15. EP1-GF1

    EP1-GF1 Mu-43 Veteran

    Apr 12, 2011
    I wonder if "people" are really the general public or just the camera enthusiasts that don't own m43 and think they "know". I reckon most non-photographers would be impressed with anything that has non-disappearing lens and a hood - I'm serious about the hood, whether it's needed or not :smile:

    If I were selling myself as a wedding photographer with a m43 setup I would let my work speak for itself and then maybe explain to the bride/groom that my results were achieved with smaller kit. I think in a lot of ways it's because of the smaller bodies/lenses that the results are so engaging and natural. Smaller cameras are far less intimidating (IMO) to people and that alone tends to make for far more natural shots.

    Generally speaking the professional wedding photos I've seen over the years are technically good and emotionally dull.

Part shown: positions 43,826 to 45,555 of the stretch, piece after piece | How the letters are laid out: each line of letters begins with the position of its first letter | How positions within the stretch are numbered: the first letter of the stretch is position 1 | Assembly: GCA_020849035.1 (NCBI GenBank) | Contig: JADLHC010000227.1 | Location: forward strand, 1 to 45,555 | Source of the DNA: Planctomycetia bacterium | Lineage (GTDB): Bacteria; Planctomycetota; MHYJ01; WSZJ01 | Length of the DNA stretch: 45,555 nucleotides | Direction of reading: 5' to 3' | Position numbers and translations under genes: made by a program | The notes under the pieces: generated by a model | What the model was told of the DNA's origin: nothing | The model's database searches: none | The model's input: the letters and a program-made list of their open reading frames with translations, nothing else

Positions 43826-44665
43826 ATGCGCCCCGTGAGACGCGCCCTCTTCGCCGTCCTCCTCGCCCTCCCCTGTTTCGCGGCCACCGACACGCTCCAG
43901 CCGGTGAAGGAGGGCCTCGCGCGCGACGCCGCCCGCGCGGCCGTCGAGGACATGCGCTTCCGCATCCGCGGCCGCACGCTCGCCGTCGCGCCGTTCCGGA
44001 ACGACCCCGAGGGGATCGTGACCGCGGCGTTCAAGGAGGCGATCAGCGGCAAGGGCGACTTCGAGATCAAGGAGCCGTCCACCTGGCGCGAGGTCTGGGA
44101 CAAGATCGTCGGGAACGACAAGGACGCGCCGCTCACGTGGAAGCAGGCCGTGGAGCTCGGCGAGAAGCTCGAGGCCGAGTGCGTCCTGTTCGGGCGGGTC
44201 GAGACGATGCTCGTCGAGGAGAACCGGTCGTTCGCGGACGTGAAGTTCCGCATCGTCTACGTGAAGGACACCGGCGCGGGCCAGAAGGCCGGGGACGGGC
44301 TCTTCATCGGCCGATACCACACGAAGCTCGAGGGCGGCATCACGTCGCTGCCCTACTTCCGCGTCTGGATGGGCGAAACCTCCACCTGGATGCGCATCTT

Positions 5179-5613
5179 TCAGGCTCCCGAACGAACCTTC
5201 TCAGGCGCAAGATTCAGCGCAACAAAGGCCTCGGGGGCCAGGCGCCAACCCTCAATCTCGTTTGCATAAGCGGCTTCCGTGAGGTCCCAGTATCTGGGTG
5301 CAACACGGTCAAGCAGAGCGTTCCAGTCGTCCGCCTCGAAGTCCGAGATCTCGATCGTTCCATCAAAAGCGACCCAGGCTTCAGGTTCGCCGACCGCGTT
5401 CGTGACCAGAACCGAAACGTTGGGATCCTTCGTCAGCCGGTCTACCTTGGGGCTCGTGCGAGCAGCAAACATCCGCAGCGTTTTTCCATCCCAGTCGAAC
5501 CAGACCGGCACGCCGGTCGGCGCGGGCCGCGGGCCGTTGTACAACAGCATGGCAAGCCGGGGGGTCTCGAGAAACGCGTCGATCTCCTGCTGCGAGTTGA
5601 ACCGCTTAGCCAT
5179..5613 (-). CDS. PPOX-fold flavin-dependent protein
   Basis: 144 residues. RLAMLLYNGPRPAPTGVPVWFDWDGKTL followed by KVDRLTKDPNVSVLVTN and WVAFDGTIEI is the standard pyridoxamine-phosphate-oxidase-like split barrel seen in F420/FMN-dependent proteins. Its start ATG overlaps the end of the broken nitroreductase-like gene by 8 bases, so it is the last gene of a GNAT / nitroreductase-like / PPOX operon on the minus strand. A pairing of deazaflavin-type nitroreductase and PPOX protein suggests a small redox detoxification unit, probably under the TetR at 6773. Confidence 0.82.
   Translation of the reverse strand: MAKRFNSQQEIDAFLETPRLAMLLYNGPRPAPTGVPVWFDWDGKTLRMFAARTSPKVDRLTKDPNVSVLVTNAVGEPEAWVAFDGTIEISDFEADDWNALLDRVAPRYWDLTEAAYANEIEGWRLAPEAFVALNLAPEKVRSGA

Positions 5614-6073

Yours are wonderful.
    • Like Like x 1
  16. adic88

    adic88 Mu-43 Regular

    May 25, 2012
    Thanks for the kind words.

    On your point about those in the "know" frowning on the m43 system for pro events, i have anecdotal evidence to suggest that they wish they could shoot with something as light, versatile and capable as the m43.

    Besides my friend whom i mentioned in my post, i also had a chat with the the crew at the wedding and as normally happens in such chats with photogs, we got around to sharing stories about gear.

    Rather than getting all high nosed about gear, they were genuinely interested with what a small camera could do. But that's to be expected i suppose, pros don't get hung up on gear too much. They make do with what they have; for them, it's all about the client (it is a service industry, after all).

    On your point about small cameras giving the shooter more mobility and stamina (the latter is a big deal, fatigue can be a real killer of good shots), that's very very true. After a full afternoon of shooting, several hundred frames, i still felt fresh at the end.